On May 18, 1926, celebrity evangelist Sister Aimee Semple McPherson disappeared. Presumed drowned in Ocean Park Beach, Santa Monica, the news of her disappearance caused a national frenzy. Just as her devoted followers were ready to mourn her death, she resurfaced over a month later claiming that a woman named Mexicali Rose and a man named Steve kidnapped her and held her hostage. When she returned, the story of her escape raised some eyebrows and while Sister Aimee stuck to her story there were many who didn’t believe her tale. A case was brought against her in court but eventually dropped. What exactly did happen to Sister Aimee?

This story is 5-1/2% truth… the rest is imagination.

Written and directed by Samantha Buck and Marie Schlingmann, Sister Aimee is reimagines the events that happened during her disappearance. Based on truth, the film is primarily fantasy that blends elements of a period piece, a Western, a road trip movie, an LGBT love story and even features a climactic musical number. Anna Margaret Hollyman stars as Sister Aimee. Frustrated with the trappings of fame, she decides to fake her own death and runaway with her love Kenny/Steve (Michael Mosley). The two go undercover and travel to Mexico to start a new life together. Kenny hires Rey (Andrea Suarez Paz), a tough-as-nails Mexican woman who serves as their bodyguard and guide on the treacherous journey ahead. Along the way, the trio meet a variety of nefarious characters. Juxtaposed with the road trip scenes, is the investigation into Sister Aimee’s disappearance and the affect on her religious following. Aimee and Rey eventually get arrested and must plot their escape.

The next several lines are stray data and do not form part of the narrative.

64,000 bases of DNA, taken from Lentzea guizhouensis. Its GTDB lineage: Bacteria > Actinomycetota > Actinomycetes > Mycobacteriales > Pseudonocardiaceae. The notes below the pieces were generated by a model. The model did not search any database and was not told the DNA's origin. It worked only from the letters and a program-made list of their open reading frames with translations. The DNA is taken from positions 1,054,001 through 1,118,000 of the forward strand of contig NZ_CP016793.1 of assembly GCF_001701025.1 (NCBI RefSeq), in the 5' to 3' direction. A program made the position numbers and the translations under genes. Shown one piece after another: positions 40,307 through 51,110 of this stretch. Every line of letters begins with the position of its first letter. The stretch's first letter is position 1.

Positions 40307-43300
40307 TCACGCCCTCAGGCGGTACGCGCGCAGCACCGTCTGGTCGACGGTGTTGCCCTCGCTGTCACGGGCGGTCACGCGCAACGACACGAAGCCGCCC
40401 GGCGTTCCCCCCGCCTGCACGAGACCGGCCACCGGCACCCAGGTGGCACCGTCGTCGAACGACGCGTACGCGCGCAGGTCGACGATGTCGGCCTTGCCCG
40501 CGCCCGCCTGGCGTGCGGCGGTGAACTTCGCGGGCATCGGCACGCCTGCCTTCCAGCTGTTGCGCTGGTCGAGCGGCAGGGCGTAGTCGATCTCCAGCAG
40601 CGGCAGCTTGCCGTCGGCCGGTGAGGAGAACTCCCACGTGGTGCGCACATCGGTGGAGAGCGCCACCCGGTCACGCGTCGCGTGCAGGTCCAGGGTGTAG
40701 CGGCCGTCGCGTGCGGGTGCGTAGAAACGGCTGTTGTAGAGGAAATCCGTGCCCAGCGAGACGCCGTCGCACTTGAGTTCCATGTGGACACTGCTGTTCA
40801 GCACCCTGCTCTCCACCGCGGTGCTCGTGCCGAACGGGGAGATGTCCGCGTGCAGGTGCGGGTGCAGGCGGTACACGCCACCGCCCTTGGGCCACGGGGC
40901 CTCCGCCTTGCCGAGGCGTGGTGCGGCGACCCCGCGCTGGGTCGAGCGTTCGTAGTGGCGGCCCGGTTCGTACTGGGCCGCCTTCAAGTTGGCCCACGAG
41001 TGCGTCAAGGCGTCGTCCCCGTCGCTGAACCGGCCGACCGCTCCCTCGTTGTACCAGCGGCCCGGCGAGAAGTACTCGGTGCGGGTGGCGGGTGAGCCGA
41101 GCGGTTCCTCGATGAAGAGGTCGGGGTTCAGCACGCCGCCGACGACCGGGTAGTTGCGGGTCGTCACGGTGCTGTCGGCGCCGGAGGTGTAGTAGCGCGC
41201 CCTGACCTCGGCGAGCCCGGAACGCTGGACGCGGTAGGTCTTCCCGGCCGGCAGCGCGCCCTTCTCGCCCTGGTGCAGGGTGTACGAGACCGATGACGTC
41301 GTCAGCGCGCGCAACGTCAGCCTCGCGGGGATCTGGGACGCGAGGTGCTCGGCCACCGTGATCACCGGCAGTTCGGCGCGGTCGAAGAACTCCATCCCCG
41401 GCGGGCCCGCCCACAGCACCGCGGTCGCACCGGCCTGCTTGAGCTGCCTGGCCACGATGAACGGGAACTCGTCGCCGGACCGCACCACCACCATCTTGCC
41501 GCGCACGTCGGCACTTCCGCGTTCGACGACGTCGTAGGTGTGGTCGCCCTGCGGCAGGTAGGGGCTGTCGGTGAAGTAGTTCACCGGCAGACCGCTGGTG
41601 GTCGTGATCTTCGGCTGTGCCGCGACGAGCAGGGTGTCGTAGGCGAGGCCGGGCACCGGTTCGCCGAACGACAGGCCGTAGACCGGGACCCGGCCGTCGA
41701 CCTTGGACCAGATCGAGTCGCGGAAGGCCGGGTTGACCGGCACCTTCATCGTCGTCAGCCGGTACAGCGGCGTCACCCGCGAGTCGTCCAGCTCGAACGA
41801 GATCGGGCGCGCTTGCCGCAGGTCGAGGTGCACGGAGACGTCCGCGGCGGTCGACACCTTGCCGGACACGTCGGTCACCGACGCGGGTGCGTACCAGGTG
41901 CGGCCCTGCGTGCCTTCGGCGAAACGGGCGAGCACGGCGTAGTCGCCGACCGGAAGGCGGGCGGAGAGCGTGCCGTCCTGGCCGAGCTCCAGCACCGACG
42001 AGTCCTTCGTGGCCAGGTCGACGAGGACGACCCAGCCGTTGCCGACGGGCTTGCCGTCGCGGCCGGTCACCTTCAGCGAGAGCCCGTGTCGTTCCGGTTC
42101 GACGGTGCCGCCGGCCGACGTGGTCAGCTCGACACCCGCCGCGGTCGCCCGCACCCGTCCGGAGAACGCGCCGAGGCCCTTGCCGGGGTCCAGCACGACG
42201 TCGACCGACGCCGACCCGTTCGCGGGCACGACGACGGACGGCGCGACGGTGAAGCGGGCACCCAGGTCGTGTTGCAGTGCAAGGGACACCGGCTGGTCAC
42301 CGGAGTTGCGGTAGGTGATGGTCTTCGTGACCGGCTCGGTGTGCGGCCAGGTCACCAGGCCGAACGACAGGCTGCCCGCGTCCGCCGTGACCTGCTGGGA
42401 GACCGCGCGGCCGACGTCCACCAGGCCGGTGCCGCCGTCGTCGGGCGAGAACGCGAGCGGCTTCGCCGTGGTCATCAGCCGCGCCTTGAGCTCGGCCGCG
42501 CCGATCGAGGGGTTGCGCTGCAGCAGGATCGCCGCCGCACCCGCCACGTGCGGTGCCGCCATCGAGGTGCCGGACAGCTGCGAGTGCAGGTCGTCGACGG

If you’re looking for a Aimee Semple McPherson biopic, this is not it. Instead of a period piece about a fraudulent evangelist, I got a lesbian road trip movie instead. And let me tell you I was very happy with this. I attended the SXSW premiere of the film, settled into my seat, had a couple of mojitos and went along for the ride. Sister Aimee is my favorite film I saw at SXSW. Set in the 1920s, one of my favorite eras, with strong female protagonists and plenty of Latino characters… I was very happy with the end result!